HC Deb 20 January 1959 vol 598 cc26-7
47. Mr. Zilliacus

asked the Prime Minister whether, in view of the observations made by a Cyprus coroner in relation to the conduct of British troops under stress of emotion, he will take the decision, in principle, not to use National Service men to combat insurrection in Colonial Territories.

The Prime Minister

No, Sir.

Mr. Zilliacus

Is it not a bad thing in practice to use relatively untrained young troops for what is, admittedly, one of the most arduous, exacting and trying forms of duty for our troops? Is it not an abuse of the rights of the State over the individual, and wrong in principle, to compel men to kill or be killed for politically controversial and morally ambiguous questions such as repression in Colonial Territories?

The Prime Minister

Without going into the various allegations and imputations in that supplementary question, I would remind the hon. Member that it is the Government's policy to bring National Service to an end, and I have no doubt that we shall succeed. Meanwhile, however, most Members of the House would, I think, realise that it is impracticable to divide the troops into the National Service and the Regular until that final process of Regular forces has been brought about.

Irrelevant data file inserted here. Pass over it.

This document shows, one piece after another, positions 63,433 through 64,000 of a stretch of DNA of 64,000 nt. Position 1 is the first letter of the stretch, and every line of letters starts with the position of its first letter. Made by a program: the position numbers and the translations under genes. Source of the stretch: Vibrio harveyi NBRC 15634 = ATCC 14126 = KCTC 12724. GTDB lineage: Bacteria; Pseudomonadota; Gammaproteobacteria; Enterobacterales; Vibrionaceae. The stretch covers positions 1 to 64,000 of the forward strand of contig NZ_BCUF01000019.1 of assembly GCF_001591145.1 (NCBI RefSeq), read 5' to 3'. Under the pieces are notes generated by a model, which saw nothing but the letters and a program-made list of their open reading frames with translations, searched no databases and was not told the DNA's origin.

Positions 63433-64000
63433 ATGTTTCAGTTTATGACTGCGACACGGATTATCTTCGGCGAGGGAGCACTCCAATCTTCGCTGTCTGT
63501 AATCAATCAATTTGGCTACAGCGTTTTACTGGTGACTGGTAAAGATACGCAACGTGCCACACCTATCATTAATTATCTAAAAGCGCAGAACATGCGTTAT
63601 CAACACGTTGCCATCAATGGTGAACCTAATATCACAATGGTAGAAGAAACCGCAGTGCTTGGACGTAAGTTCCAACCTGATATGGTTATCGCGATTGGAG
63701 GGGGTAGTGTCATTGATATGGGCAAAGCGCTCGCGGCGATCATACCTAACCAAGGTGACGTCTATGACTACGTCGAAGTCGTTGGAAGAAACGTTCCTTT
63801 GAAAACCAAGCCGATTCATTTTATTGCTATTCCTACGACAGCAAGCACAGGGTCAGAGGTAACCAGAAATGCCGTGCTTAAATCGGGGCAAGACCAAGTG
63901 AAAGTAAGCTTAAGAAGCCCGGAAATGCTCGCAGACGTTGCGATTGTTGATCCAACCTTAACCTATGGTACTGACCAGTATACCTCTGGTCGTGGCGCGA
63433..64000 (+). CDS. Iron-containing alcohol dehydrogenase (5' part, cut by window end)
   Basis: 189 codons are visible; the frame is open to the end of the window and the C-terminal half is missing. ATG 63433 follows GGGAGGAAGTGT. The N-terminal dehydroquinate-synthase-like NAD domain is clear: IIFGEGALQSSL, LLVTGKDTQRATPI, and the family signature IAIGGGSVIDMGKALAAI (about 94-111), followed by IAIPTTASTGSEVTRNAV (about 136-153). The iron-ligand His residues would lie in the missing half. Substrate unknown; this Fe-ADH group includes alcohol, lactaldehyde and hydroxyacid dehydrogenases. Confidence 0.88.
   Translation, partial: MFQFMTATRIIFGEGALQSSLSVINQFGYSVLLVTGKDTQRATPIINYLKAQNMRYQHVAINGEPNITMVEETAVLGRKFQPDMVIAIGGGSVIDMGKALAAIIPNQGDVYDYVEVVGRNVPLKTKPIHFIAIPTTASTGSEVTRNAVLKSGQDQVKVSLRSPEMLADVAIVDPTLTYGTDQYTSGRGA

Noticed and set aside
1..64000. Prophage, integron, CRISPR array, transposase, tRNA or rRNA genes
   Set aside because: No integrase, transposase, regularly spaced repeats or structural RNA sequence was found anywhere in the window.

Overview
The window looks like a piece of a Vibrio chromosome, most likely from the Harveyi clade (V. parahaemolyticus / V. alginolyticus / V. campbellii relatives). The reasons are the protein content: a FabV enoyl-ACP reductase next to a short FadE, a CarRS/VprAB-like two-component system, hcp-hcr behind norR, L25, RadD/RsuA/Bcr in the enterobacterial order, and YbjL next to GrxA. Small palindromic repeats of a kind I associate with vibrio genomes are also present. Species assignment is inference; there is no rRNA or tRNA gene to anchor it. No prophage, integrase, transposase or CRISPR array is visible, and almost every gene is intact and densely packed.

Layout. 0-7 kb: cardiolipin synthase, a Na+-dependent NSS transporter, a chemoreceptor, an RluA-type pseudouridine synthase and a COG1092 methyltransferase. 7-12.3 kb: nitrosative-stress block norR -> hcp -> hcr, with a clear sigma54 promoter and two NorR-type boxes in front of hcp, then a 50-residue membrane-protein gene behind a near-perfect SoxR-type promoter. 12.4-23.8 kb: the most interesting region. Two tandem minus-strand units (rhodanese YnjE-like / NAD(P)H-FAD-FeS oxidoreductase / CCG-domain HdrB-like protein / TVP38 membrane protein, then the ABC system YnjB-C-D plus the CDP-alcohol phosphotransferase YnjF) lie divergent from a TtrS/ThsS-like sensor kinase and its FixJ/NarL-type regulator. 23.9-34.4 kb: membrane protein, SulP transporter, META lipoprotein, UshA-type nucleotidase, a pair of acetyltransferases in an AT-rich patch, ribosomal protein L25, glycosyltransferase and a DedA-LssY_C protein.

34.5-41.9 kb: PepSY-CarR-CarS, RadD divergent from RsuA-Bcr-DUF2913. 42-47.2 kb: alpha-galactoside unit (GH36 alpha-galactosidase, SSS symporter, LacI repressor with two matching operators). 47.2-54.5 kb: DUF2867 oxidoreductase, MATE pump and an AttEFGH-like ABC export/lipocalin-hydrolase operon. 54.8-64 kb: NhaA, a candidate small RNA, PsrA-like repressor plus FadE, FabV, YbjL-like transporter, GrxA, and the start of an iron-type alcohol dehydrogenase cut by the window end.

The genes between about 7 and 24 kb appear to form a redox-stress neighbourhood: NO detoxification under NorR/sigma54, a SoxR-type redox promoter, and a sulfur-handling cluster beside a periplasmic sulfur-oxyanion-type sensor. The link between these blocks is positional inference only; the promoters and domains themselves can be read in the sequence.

Mr. Paget

Is not the real trouble that troops are quite unsuitable instruments of civil repression in disturbances? Is it not high time that we developed a colonial police reserve which could be sent to areas of disturbance in a Colonial Territory without tying down our main forces?

The Prime Minister

That is another question. The police in Cyprus are, of course, being strengthened, but this is a question as to whether we should divide the Army, when it is used, into Regular and National Service. I was trying to say that that appeared to me to be impracticable.